Tag: science fiction

Star Scouts by Mike Lawrence

Star Scouts by Mike Lawrence

Star Scouts by Mike Lawrence (9781626722804, Amazon)

Avani’s father has signed her up for Flower Scouts so that she can make friends in her new town. But all of the other girls are interested only in talking about makeup and boys. Then Avani is accidentally teleported into space by an alien named Mabel, who is working on her own badges for her scout troop. Being a Star Scout like Mabel is a whole lot more interesting than being a Flower Scout, so Avani starts joining them instead of her earth-bound scouts. As Avani learns to build robots, teleport things, drive space ships, and race jetpacks, she finds a place where she fits in. Now she just needs to get her father to sign off on a permission slip for her to go to Camp Andromeda for a week!

This friendly science fiction graphic novel is filled with humor and lots of action. Avani is a main character of color with her Indian heritage that plays a role throughout the graphic novel in things like language and food. She is game for the entire adventure, allowing herself to try new things, push herself to learn and even form a real rivalry with another troop of scouts.

The art is playful and fun with the dialogue working well to move the book forward at a fast pace that will please young readers. There is lots of action, plenty of space exploration and even camp pranks and jokes. The pleasure is in seeing camping tropes used on an asteroid by alien creatures.

Funny and warm, this graphic novel has strong STEM overtones and even a few poop jokes. Appropriate for ages 8-12.

Reviewed from copy received from First Second.

 

Felix Yz by Lisa Bunker

Felix Yz by Lisa Bunker

Felix Yz by Lisa Bunker (9780425288504, Amazon)

Felix’s life changed when he was caught in an accident in his father’s lab at three years old. A fourth dimensional being named Zyx was fused inside him. Now the time is coming when Felix and Zyx have to be separated or they will both die. Felix begins a secret blog where he shares his experiences of being fused with Zyx and the days leading up to the Procedure. There are details about normal things like his family, bullies at school, and his crush on a cute boy at school. Then there are the Zyx related aspects that draw Felix to the beauty of jazz music and immensely gifted chess playing. Even as Felix hopes to be able to fix the physical manifestations and pain brought by being with Zyx, he wonders about what his life will be like without him and if they will both potentially die as they are separated.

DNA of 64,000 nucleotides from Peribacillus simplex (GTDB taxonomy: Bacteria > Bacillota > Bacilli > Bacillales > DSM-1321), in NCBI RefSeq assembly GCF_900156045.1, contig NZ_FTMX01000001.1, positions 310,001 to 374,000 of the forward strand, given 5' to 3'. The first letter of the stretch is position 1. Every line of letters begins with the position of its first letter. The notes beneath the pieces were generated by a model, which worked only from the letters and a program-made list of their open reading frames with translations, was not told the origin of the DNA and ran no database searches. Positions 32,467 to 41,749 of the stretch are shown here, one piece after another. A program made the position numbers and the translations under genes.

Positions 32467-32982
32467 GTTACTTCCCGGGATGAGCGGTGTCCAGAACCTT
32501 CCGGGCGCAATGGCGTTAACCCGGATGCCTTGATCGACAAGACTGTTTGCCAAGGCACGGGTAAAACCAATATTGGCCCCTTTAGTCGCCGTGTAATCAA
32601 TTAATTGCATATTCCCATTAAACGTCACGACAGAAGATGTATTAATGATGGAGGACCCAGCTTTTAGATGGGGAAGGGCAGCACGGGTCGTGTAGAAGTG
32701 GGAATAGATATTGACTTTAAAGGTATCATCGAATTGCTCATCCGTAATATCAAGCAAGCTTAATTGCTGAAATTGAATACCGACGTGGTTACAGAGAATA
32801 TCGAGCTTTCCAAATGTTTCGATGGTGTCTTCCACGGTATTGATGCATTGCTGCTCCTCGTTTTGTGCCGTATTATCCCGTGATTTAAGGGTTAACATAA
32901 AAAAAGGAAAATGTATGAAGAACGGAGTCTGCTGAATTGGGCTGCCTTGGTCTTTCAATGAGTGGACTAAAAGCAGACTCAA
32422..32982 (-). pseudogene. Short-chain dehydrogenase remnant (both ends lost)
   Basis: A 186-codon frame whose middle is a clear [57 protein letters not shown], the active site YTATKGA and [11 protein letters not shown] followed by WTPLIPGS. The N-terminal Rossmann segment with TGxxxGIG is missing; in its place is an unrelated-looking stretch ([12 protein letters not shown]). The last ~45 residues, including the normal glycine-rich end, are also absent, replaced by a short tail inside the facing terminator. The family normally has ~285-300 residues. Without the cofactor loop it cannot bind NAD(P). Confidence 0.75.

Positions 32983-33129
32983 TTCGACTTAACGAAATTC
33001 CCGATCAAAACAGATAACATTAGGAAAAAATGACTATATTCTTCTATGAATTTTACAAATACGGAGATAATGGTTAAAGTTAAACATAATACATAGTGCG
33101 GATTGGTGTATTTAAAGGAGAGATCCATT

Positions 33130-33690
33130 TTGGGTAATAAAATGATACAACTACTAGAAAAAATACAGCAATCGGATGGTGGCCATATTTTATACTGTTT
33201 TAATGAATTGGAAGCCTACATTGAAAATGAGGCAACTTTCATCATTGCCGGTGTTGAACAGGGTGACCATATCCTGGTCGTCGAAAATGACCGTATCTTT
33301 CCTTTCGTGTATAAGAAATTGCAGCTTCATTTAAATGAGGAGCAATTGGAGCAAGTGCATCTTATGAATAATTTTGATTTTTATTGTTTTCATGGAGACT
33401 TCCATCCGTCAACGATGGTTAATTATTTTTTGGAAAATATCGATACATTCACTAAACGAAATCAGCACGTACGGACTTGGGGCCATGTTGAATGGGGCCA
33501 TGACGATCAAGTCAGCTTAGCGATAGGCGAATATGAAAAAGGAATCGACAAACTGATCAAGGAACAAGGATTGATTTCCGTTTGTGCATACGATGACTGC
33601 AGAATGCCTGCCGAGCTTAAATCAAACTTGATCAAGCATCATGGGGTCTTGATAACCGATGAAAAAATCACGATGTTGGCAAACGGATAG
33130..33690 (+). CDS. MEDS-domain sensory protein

Bunker has created an exceptional book for middle grade readers. She has seeped it full of diversity of the LGBT community. Felix himself is gay, his mother is bisexual and his grandparent is gender queer. The beauty is that this is not the focus of the novel, just background information, a matter-of-fact look at what openly queer families can be.

The real focus of the book is Felix himself, caught in a unique situation that makes him the target of bullies. He still connects with others, his crush on a boy growing with natural pacing. He speaks in a voice that is witty and rich, his writing filled with small details of his life but also with humor. There is a sense of an impending ending but also the slim possibility of a future as well that keeps this book steeped in the small wonders of life but also immensely hopeful.

A dynamic mix of LGBT, science fiction and growing up, this novel is entirely unique just like its main character. Appropriate for ages 12-14.

Reviewed from ARC received from Viking Books for Young Readers.

 

The Adventures of John Blake: Mystery of the Ghost Ship by Philip Pullman

The Adventures of John Blake Mystery of the Ghost Ship by Philip Pullman

The Adventures of John Blake: Mystery of the Ghost Ship by Philip Pullman, illustrated by Fred Fordham (9781910989296, Amazon)

This is Philip Pullman’s first graphic novel and what a way to start! It is the story of the Mary Alice, a ship that is caught traveling through time. Her crew is from all over the world and from all parts of time. But they are in danger as one of the most powerful men in the modern day is searching for them because the boy on board the Mary Alice, John Blake, knows his secret and could ruin him. When an Australian girl falls off of her family’s boat, she is rescued by John and taken aboard the Mary Alice. Now she has a chance to save them in return, if she can.

Pullman’s graphic novel reads like a film script. It is full of guns, explosions, and fights that make it a wild read. Then there is the historical piece to it, something that slows the intense momentum and makes the book warmer and more vital. Add in the touch of ghostly science fiction that moves the ship through time and you have a rich mix of genres that is impossible to stop reading.

Fordham’s art is done in full color, rich and vibrant on the page. His art is clear and precise, offering children reading this book a real feel of adult graphic novels. There is no cuteness here, just a realistic science fiction ghost story that is exactly what will lead young readers to search for more graphic novels and comics to read.

Get this into the hands of children who love super hero comics and they will fall hard for John Blake and the Mary Alice. Appropriate for ages 9-12.

Reviewed from ARC received from Scholastic.

 

Midnight at the Electric by Jodi Lynn Anderson

Midnight at the Electric by Jodi Lynn Anderson

Midnight at the Electric by Jodi Lynn Anderson (9780062393548, Amazon)

Released June 13, 2017.